• As pointed out above the library set up needs to be refined to assist and encourage students to feel confident in locating books
  4. Students rely on the Internet for a significant amount of information for school research tasks:
    • Design a library homepage that links to key research websites such as Britannica School, World Book Online and DK Findout! More about these resources can be found at Ignite wide reading with diverse resources at your school library
    • Invest in some nonfiction eBooks such as those from the Macmillan Digital Library
    • Ensure that all students can access the library homepage and provide training on using online resources
    • Train and remind teachers to instruct students to use the library online resources before they search the Internet
    • Provide instruction to students to upskill their Internet search skills and website evaluation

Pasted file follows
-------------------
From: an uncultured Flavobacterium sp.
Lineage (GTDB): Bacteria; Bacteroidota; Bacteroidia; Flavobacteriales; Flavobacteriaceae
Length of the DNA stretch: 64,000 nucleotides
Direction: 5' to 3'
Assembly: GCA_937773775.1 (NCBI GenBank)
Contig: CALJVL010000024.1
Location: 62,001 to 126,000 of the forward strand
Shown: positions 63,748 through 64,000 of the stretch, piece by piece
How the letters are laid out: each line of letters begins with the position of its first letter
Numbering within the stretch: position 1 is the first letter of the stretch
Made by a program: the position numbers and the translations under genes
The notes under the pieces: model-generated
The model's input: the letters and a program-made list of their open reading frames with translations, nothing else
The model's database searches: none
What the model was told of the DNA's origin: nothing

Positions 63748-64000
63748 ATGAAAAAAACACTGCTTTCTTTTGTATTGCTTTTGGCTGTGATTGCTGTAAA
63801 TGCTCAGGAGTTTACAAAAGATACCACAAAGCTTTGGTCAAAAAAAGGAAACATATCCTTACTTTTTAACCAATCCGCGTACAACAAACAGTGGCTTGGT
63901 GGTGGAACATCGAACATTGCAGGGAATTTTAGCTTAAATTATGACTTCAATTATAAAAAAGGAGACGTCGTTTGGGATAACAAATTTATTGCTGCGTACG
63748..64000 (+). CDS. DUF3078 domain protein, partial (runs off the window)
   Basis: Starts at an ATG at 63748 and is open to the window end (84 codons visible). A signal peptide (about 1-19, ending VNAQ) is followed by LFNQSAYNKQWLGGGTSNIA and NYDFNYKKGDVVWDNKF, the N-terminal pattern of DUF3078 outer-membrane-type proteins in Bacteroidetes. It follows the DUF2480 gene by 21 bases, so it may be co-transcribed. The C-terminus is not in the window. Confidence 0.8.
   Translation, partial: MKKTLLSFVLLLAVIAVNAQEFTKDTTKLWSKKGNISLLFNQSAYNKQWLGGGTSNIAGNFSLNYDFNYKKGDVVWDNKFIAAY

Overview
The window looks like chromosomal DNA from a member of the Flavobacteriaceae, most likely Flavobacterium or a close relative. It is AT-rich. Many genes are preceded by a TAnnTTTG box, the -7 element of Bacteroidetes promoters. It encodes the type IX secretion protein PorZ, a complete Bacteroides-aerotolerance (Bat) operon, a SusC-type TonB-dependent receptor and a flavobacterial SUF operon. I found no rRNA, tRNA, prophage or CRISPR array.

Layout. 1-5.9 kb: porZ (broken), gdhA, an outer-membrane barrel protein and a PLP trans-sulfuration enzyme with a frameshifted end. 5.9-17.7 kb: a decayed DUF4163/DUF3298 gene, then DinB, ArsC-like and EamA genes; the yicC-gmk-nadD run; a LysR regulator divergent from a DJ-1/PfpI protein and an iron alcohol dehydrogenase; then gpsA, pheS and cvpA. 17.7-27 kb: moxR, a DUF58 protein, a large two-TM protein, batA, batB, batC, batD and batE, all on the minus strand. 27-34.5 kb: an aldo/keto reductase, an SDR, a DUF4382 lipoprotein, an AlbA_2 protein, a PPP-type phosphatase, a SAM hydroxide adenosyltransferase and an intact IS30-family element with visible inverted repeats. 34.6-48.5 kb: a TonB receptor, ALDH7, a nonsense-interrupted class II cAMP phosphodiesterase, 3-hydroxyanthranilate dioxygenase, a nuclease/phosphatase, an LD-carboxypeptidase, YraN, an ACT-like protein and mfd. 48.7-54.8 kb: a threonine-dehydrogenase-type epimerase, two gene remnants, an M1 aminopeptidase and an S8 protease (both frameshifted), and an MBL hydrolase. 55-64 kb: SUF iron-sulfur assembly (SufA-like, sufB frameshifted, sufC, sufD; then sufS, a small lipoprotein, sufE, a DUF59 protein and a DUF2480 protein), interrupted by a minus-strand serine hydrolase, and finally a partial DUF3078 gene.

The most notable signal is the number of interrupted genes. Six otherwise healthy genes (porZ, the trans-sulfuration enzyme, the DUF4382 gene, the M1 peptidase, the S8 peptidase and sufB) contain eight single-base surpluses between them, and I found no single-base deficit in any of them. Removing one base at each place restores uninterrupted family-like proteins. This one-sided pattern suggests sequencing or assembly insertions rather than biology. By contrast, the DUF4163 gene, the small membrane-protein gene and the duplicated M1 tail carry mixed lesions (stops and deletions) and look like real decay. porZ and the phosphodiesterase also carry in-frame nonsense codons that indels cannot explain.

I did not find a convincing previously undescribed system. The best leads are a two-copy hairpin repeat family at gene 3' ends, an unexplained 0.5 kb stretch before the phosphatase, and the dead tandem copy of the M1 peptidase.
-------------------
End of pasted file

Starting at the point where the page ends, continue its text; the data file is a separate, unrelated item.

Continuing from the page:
5. The library provides a selection of resources for a year group that gets placed in a box and left in the classroom:
    • Seek opportunities for students to search for books on their research topics – if the books are located by some students and placed in a purposeful location for classes to share at least the students are having a go and some may be able to suggest to others great books they have found
    • Consider options to display books for a class topic face out in a combined area that classes have access

Such ideas are obvious and easy to fix, however as we rely more and more on the Internet we are limiting students exposure to the pleasure of finding just the right book for research needs and another book of interest by chance. The library shelves may be scoured and knocked about and in need of mending but at least the books are being used.